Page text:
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Osteopathy, or Osteopathic Manual Therapy, is a patient centered form of gentle hands-on therapy that enhances the body's natural ability to heal itself.

Based on an extensive knowledge of Anatomy and Physiology, Osteopathic Manual Practitioners apply their understanding of the relationship of one part of the body to all other parts.

Osteopathy can ease pain, reduce swelling and improve tissue mobility, which helps the body function better as a whole.

As a manual therapy, Osteopathy is a hands-on approach that utilizes a highly developed sense of touch. Osteopaths are able to assess and treat layers of superficial and deep connective tissues surrounding muscles, bones, joints, organs, blood vessels and nerves. In fact, every single cell is surrounded by connective tissue. This tissue forms an endless web through the body. If in structural misalignment, this tissue can cause functional problems in the body.


Osteopathy was discovered by an American physician by the name of Dr. Andrew Taylor Still in the 1880s.  After Dr. Still lost three of his children to Meningitis in Missouri in 1864, he became frustrated with the helplessness of traditional medicine. Dr. Still began looking for a new medical model – a safer, more effective way to treat patients.  Dr. Still spent ten years studying health and disease based on studying human anatomy, developing the main concepts of osteopathy which are still used in modern osteopathy.

Over the next decades, Still founded the American School of Osteopathy and trained generations of osteopaths. Eventually, Osteopathy spread to Europe and was developed further (i.e. the cranial concept of Osteopathy was developed by Dr. William Sutherland in England).


Osteopathy has a difficult history in Canada. After the number of American trained osteopaths working in Canada declined from the 1920's to the 1960's, Osteopathy was basically fighting extinction. In the 1980's, a group of European manual (non-medical) Osteopaths under the leadership of Philippe Druelle opened an osteopathic college in Montreal (College d’Etudes Osteopathiques). It is due to the efforts of this group of European Osteopaths that Osteopathy found a new place to develop and flourish in North America.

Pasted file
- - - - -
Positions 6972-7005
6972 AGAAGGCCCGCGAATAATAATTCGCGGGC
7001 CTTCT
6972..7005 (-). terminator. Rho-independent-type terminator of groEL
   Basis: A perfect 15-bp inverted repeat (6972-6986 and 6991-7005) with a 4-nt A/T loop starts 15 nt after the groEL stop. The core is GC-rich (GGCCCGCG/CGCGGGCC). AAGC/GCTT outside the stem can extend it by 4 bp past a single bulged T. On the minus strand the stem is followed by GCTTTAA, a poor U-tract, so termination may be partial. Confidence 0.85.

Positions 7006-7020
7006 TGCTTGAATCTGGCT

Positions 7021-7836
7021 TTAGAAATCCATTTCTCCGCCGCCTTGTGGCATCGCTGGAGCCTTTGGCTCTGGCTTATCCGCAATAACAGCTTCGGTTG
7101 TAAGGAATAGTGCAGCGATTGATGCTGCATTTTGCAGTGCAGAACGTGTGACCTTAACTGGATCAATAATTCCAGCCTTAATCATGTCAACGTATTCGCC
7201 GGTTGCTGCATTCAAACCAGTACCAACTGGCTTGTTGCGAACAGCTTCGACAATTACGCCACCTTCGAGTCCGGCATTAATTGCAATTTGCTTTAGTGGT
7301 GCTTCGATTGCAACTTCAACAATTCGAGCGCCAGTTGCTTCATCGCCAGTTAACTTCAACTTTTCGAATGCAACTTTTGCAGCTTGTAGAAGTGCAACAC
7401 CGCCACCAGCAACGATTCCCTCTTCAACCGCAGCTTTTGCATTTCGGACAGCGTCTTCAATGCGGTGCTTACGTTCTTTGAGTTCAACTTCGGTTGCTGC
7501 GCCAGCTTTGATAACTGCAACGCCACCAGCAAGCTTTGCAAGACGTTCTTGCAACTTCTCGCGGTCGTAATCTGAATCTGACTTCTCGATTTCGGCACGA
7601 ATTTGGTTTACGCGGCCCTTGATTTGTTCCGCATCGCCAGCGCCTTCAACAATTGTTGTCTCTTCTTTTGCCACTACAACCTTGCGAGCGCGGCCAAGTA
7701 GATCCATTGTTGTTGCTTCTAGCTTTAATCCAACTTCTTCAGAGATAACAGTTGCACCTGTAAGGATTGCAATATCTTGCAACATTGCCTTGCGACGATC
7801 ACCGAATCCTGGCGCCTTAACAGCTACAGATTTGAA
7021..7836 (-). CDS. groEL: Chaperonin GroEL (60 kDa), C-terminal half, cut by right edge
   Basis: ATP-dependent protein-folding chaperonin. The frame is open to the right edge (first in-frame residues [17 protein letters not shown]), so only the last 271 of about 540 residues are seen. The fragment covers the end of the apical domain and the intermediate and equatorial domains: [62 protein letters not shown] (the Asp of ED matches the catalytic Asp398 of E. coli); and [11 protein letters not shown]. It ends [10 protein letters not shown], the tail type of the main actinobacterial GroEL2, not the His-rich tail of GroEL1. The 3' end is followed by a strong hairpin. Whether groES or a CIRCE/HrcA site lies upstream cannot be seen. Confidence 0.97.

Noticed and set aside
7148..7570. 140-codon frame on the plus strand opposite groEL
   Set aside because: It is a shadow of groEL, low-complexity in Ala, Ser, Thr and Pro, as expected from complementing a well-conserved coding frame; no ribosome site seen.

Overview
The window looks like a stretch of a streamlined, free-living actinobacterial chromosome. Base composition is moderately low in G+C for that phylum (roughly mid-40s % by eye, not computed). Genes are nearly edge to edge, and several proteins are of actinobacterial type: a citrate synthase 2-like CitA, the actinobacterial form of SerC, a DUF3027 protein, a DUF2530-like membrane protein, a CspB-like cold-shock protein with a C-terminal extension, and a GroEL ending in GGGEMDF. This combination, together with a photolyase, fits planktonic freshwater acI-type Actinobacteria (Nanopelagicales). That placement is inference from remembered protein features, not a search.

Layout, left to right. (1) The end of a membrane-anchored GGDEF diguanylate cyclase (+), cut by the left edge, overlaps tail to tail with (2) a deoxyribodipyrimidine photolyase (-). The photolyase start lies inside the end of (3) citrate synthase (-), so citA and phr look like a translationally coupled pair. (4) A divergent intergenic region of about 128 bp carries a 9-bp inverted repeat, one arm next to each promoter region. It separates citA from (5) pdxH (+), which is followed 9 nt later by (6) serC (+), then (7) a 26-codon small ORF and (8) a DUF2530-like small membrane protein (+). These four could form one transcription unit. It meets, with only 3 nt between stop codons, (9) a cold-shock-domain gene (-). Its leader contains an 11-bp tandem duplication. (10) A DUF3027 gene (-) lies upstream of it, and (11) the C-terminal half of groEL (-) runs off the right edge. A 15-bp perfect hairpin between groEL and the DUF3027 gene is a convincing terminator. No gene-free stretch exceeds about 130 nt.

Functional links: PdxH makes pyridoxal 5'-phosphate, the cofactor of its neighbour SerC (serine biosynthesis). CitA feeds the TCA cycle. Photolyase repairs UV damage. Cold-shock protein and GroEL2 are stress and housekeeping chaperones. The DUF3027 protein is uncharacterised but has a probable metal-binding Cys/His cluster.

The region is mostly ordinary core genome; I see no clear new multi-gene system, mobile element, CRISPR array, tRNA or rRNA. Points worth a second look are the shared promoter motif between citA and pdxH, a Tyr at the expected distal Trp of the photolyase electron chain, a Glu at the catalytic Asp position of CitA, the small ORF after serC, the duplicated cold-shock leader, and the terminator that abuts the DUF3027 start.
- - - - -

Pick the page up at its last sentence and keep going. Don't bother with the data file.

Nowadays there are countless osteopathic schools in Canada - most of them teaching manual, traditional, non-medical osteopathy. Since the education is just as unregulated as the practice of Manual Osteopathy, the Manitoba Osteopathic Association has decided to take the World Health Organization's "Benchmarks of Training in Osteopathy" as standard to ensure quality control and a level of safety to the public.


Osteopathic Manual Practitioners use mainly five ways of treating your body:



The arch of the foot, the spinal curves and the pelvic ring are designed to adapt to gravitational forces. Misalignments of these structures cause the body to compensate in many ways – this can lead to strain patterns and pain. Using gentle manipulations, we make sure that all structures are movable and aligned.


An Osteopathic Manual Practitioner uses myofascial techniques to relieve tension in muscles, tendons and ligaments. The enveloping fascia (=connective tissue) forms an interconnected system of support in the body.


In order to be healthy, your organs need to move. Any restrictions in mobility will decrease an organ’s function. We believe this is one of the root causes of disease. Since your organs are, like your muscles, wrapped and held in place by an enveloping fascia, we can remove strains and restrictions and ensure that the organ can move freely and therefore be or become healthier.


The craniosacral mechanism provides fluids to your brain and spinal cord and is composed of the bones of the skull, the vertebral canal and the sacrum (tailbone). We can mobilize this system to provide you with symptom relief, and a long and healthy life, and graceful aging.


The health of every single cell in your body depends on the movement of fluid. Osteopathic Manual Practitioners seek out blockages and help the body restore its flow of vital fluids.

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